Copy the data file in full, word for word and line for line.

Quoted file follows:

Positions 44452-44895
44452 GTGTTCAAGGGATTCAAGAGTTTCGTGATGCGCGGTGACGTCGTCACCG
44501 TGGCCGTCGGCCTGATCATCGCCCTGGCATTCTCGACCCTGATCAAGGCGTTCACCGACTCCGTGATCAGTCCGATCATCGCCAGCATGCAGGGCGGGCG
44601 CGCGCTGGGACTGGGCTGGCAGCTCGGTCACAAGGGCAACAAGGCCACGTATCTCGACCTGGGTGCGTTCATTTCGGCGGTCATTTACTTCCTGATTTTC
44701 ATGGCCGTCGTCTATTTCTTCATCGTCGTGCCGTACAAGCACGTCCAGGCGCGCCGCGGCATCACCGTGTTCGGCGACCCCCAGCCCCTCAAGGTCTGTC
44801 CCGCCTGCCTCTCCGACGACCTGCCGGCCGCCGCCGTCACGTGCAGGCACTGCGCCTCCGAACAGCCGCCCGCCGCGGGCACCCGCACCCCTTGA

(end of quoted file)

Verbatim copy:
Positions 44452-44895
44452 GTGTTCAAGGGATTCAAGAGTTTCGTGATGCGCGGTGACGTCGTCACCG
44501 TGGCCGTCGGCCTGATCATCGCCCTGGCATTCTCGACCCTGATCAAGGCGTTCACCGACTCCGTGATCAGTCCGATCATCGCCAGCATGCAGGGCGGGCG
44601 CGCGCTGGGACTGGGCTGGCAGCTCGGTCACAAGGGCAACAAGGCCACGTATCTCGACCTGGGTGCGTTCATTTCGGCGGTCATTTACTTCCTGATTTTC
44701 ATGGCCGTCGTCTATTTCTTCATCGTCGTGCCGTACAAGCACGTCCAGGCGCGCCGCGGCATCACCGTGTTCGGCGACCCCCAGCCCCTCAAGGTCTGTC
44801 CCGCCTGCCTCTCCGACGACCTGCCGGCCGCCGCCGTCACGTGCAGGCACTGCGCCTCCGAACAGCCGCCCGCCGCGGGCACCCGCACCCCTTGA